Most importantly, set realistic goals and focus on the way you feel rather than the way you look. It can be easy to get caught up in your physique. However, looking great is not nearly as important as feeling great. Furthermore, feeling strong will only fuel future gains. This is why no specific weight was prescribed for the above training program as we are all at different fitness levels.

Rest Days

Rest days are just as important as training days. While it can be tempting to go hard each and every day, overtraining will likely not result in much muscle growth. Note that on rest days you should still aim for your recommended daily step goal, which is typically 10,000 steps per day, as well as your determined surplus calorie goal, which may need to be tailored for non-training days.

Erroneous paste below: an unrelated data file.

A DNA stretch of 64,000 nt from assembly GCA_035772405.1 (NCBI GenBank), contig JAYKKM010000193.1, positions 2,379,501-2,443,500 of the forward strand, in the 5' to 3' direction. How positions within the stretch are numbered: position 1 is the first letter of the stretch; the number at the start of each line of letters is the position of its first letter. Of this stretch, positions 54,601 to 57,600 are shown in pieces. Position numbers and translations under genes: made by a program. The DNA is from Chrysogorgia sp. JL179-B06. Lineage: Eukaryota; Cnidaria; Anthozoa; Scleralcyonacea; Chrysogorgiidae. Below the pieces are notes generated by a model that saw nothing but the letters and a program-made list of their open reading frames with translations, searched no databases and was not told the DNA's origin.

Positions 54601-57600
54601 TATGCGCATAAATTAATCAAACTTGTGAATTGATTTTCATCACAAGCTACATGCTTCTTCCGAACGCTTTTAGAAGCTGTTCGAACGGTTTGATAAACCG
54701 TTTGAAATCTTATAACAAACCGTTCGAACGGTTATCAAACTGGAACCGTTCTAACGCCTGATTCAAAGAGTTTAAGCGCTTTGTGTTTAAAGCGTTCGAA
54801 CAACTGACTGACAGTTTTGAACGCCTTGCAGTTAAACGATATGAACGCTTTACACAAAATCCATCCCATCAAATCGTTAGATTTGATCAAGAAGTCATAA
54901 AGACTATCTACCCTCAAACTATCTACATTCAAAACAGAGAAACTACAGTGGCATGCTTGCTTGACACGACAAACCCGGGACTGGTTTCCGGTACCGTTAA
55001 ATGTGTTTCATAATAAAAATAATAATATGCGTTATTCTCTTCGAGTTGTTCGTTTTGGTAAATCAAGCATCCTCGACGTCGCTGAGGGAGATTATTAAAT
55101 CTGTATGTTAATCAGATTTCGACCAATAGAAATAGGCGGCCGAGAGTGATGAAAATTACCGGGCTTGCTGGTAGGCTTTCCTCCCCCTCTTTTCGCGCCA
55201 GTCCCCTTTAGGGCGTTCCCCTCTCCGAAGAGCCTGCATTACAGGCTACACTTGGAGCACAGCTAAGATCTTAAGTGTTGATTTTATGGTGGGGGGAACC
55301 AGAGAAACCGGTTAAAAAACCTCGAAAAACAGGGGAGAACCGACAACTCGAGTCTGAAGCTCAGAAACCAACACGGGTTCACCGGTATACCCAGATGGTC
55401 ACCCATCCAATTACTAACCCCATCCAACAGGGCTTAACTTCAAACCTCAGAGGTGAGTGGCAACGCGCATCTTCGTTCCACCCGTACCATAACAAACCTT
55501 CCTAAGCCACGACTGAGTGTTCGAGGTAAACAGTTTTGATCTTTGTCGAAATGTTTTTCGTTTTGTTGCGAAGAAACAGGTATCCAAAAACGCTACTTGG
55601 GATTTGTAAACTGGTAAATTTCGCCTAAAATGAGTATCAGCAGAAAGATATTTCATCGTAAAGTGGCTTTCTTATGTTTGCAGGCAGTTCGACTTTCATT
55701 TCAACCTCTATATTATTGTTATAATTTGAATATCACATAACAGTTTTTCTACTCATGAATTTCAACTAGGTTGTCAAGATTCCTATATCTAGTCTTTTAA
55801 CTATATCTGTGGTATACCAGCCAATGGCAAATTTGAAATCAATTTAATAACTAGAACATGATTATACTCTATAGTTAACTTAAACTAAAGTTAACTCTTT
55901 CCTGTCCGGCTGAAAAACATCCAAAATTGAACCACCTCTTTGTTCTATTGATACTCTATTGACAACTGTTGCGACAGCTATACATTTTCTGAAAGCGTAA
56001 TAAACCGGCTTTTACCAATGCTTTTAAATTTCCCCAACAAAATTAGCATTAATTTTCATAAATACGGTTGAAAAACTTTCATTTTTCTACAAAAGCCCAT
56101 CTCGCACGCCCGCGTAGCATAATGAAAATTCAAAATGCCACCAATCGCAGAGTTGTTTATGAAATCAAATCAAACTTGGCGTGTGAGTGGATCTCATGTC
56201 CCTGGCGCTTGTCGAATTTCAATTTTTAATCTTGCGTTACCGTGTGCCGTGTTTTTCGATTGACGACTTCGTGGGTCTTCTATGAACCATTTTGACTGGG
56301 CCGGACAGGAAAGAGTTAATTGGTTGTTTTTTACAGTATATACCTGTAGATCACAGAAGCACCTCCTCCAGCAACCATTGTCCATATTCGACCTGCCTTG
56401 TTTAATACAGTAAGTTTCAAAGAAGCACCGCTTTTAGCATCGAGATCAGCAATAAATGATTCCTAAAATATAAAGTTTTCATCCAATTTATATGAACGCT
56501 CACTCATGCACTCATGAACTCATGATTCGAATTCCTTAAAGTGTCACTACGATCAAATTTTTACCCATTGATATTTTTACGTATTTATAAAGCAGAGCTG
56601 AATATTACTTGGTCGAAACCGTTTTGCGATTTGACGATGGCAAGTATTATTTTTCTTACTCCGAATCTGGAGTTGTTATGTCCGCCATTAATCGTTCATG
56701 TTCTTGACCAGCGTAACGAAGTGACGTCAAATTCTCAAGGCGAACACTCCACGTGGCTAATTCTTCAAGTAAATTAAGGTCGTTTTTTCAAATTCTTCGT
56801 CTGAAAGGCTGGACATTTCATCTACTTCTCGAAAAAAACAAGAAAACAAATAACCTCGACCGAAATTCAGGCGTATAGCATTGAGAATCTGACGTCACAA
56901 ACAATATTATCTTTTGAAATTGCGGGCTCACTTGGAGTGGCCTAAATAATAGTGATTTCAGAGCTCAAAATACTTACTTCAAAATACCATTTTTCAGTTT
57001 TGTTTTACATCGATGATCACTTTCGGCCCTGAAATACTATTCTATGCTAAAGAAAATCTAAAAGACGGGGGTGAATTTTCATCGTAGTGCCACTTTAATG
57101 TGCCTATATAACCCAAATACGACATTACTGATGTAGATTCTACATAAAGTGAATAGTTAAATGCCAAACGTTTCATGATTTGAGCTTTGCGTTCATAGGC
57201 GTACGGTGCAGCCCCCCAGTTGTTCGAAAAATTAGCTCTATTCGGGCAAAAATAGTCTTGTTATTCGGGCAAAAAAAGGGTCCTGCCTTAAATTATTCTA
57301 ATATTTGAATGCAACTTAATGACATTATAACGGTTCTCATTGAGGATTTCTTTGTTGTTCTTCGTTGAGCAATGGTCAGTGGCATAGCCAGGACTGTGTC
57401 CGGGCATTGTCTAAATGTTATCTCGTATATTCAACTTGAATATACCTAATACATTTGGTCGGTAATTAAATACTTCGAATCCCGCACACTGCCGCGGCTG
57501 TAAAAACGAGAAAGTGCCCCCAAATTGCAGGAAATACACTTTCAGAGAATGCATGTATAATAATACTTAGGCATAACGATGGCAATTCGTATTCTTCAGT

Furthermore, on some rest days, you can choose to do what is known as an active rest day.

Active rest days won’t involve an intense training session, but you can choose to do a cardio session, ab isolations, yoga, or a relatively intense outdoor activity such as rowing.

Progressive Overload

Progressive overload: something you have probably heard many times but never really knew what it is or how to execute it. Progressive overload really deserves an article of its own. However, it can be simply defined as constantly increasing the amount of weight you lift or the reps you do.

Some people have it down to a science, using mathematical equations for precise numbers. However, this is not entirely necessary to see gains. As prescribed in the training program above, each week increases weight and/or repetitions, therefore utilizing the progressive overload technique. Without a progressive overload, your body will quickly get used to what you’re putting it through and your muscles won’t grow much.

Cardio